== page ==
The reason they concentrate their efforts on the voluntarily inadequate rather than the lunatics is that the former are relatively docile and predictable, while the latter may be hostile and in the modern world both drug-taking and machete-wielding. They are difficult and sometimes dangerous to deal with, and therefore best avoided, especially by mental health workers, who can rely on the police to deal with them when they become so disturbed that they can be ignored and left to their own devices no longer. Having closed down all psychiatric hospitals, we have had to build what are in effect psychiatric prisons to which patients are dragged by the police. Meanwhile, the form-filling, by ever-larger numbers of functionaries, continues undisturbed as a kind of displacement activity, in the way that mice wash their paws when confronted with a cat. They are thereby treating not their patients but their own anxieties, at the same time receiving a salary every month.
All this is a perfect model for government as a whole, which pursues policies that cause problems that then call for further policies to correct them.
Almost as bad as the recent murder of a Jewish woman in Paris is the silence in the French press about it:
As every married person knows, silences can be pregnant with meaning, even if the meaning is not immediately clear. The silence in the French press about a recent startling event in Paris is surely pregnant with meaning. On Monday, April 3, an Orthodox Jewish woman, Sarah Halimi, a doctor aged 66, was thrown out of a window to her death by an African man aged 27. He was her neighbor in the flats where she lived. According to witnesses, whose testimony has yet to be confirmed, the man, who had been harassing her with insults for several days, shouted “Allahu akbar!” as he threw her.
At the Library of Law and Liberty Dalrymple reviews Unleashing Demons: The Inside Story of Brexit, calling it “one of the worst books on any subject that I have read in a long time”:
But a very bad book may, in its own way, be highly instructive, as this one is. If mediocrity can ever be said to shine, then it shines from these pages. The writer, though a journalist, has no literary ability whatsoever. He writes entirely in clichés, there is not a single arresting thought in over 400 pages, wit and even humor are entirely absent, and he seems unable to use a metaphor, almost always tired to begin with, without mixing it (“We are likely to succumb on this if they get on their high horses and cry foul”). He has no powers of analysis and no sense of history; there is no plumbing his shallows.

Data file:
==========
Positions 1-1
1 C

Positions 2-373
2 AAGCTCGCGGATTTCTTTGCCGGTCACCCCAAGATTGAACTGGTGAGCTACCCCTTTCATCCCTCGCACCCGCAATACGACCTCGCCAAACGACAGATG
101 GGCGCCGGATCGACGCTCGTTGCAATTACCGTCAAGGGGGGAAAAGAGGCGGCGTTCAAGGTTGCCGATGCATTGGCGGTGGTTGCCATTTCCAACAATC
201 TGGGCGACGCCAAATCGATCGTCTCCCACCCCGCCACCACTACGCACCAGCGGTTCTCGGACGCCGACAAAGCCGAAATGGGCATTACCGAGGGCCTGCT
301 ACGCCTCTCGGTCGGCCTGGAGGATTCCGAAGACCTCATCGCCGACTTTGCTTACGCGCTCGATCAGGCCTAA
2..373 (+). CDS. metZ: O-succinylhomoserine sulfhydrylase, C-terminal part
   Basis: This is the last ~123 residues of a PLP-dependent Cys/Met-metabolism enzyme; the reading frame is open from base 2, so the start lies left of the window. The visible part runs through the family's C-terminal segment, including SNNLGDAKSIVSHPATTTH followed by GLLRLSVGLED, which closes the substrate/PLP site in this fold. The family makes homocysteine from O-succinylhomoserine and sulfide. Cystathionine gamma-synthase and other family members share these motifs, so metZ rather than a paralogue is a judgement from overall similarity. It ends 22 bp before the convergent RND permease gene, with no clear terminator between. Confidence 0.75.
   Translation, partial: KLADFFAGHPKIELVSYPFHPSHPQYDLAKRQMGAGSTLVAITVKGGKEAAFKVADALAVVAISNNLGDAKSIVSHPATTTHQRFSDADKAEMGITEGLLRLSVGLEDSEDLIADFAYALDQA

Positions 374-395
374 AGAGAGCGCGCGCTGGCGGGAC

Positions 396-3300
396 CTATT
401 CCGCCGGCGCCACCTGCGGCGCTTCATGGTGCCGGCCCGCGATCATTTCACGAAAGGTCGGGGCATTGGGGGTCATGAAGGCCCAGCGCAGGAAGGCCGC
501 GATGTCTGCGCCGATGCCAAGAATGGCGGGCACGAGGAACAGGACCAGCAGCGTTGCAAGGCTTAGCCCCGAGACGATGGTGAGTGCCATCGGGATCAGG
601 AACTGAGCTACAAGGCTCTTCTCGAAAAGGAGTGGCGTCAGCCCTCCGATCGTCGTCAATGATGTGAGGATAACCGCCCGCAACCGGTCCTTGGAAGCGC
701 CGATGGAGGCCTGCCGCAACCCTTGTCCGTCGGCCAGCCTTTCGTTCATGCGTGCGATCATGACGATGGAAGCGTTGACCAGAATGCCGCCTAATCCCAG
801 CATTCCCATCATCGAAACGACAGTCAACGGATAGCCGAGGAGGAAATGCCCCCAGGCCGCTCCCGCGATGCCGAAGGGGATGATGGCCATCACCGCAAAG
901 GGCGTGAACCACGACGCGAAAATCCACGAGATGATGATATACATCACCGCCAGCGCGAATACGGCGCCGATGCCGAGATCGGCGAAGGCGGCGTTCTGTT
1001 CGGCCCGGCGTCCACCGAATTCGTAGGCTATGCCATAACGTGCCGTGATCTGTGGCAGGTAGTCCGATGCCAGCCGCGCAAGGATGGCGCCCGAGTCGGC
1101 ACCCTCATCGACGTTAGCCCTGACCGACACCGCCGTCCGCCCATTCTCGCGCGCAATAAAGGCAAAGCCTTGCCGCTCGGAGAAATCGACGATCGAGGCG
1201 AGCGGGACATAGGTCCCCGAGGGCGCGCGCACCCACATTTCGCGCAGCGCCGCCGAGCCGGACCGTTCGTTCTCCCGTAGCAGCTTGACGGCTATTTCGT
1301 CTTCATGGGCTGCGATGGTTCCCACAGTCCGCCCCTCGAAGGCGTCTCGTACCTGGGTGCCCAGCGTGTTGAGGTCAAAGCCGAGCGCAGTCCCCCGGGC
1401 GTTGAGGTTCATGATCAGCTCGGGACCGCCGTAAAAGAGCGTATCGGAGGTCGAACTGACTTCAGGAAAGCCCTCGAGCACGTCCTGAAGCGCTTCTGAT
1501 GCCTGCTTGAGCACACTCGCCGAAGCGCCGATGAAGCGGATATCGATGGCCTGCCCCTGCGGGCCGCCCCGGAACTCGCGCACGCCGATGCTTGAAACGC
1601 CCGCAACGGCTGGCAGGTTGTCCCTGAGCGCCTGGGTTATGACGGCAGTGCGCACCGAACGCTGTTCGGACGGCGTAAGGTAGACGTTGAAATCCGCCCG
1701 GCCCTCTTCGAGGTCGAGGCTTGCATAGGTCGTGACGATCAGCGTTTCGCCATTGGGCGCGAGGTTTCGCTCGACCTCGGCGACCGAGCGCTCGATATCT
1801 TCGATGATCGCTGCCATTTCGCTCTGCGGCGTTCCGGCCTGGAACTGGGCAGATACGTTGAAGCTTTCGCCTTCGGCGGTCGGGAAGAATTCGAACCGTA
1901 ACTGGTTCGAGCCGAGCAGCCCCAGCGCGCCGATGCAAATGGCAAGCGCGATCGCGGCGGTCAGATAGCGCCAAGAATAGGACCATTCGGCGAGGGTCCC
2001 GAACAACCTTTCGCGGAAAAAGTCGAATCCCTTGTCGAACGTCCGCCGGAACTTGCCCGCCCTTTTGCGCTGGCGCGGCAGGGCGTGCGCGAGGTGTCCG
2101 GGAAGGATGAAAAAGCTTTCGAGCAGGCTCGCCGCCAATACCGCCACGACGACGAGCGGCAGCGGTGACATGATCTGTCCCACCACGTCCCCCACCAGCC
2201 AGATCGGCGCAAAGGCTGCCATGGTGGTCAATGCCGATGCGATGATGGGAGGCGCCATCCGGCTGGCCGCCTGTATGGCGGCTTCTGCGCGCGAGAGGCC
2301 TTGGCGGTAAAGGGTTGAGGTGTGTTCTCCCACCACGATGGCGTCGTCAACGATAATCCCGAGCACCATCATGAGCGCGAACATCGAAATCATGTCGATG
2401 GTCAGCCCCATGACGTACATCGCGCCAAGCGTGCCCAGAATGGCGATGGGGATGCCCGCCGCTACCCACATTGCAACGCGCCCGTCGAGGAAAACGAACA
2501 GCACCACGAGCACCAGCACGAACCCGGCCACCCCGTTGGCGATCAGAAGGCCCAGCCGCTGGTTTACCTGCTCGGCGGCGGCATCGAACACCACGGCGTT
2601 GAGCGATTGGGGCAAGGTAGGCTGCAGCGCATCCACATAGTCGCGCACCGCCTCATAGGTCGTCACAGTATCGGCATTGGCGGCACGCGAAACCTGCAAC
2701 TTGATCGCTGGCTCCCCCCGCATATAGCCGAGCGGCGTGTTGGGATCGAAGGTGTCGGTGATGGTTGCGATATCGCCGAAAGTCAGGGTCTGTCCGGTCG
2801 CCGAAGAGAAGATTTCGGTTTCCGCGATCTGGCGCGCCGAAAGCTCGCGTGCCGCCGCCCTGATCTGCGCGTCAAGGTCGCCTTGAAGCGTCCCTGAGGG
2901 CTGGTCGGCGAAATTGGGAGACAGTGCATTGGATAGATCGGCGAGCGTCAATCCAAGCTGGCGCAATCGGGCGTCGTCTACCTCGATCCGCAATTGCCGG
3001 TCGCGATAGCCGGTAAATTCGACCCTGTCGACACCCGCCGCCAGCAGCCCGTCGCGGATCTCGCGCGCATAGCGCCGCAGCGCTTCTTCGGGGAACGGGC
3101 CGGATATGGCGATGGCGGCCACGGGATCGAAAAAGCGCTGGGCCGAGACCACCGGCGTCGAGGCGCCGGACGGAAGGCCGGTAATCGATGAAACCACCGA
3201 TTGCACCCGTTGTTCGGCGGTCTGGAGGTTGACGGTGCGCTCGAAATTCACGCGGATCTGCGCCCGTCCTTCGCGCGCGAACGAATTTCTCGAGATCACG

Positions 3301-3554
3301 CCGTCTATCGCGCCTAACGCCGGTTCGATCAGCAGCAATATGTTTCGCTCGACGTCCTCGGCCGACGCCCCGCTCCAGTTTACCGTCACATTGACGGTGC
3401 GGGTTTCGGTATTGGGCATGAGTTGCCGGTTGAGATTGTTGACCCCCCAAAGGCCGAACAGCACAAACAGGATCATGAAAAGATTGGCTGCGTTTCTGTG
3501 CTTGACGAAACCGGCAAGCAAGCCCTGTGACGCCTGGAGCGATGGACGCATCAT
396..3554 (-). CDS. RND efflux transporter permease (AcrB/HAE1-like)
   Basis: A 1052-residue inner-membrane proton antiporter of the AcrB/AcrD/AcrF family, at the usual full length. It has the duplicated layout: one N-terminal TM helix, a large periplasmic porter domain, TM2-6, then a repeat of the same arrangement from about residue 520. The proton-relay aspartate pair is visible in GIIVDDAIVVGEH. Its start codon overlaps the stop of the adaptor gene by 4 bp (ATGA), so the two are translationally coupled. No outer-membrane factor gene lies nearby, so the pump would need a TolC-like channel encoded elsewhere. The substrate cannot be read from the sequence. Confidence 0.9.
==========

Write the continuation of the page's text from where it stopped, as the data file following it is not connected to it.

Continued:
A statement from Britain’s Chancellor of the Exchequer about punishing tax avoiders makes obvious his support for arbitrary law enforcement:
He could hardly have made his lack of scruple clearer. What ‘robust action’ has been taken against people who have avoided taxes, a perfectly legal if not always laudable thing to do? Blackmail? Threats? These are, implicitly, the words of a gangster, though the person who uttered them may not be aware of it.
On the utterly unavoidable requirement to appreciate the small things (if one is not to be miserable):
A few years ago my wife and I planted some cherry trees on our land in France, and now they are in bloom. The strange thing is that I can stand and look at the blossom, if not for hours (one must not exaggerate), at least for several minutes at a time—and repeatedly. I enjoy watching the bees at their work. I am glad to be alive.
Living under a PC regime is bad enough (“much of that population actually wants to be offended”), but it requires a very particular personality to take it one step further, as politicians do…
Most people who speak for more than a few minutes will say something stupid or offensive to someone; and thanks to cameras and microphones, all that a politician says is recordable. In effect, modern politicians live under a totalitarian regime.
The Party for the Animals won a few seats in the Dutch parliament, so Dalrymple asks sarcastically: Why not a Bacterial Liberation Front?
We must stop this discrimination between and against species according to merely anthropocentric criteria. We are all—fish, seagulls, porcupines—in it together (by it, I mean life); we have to make the biosphere work, and we shall never do it so long as we believe that some species are more valuable than others. Save the cholera germ, I say!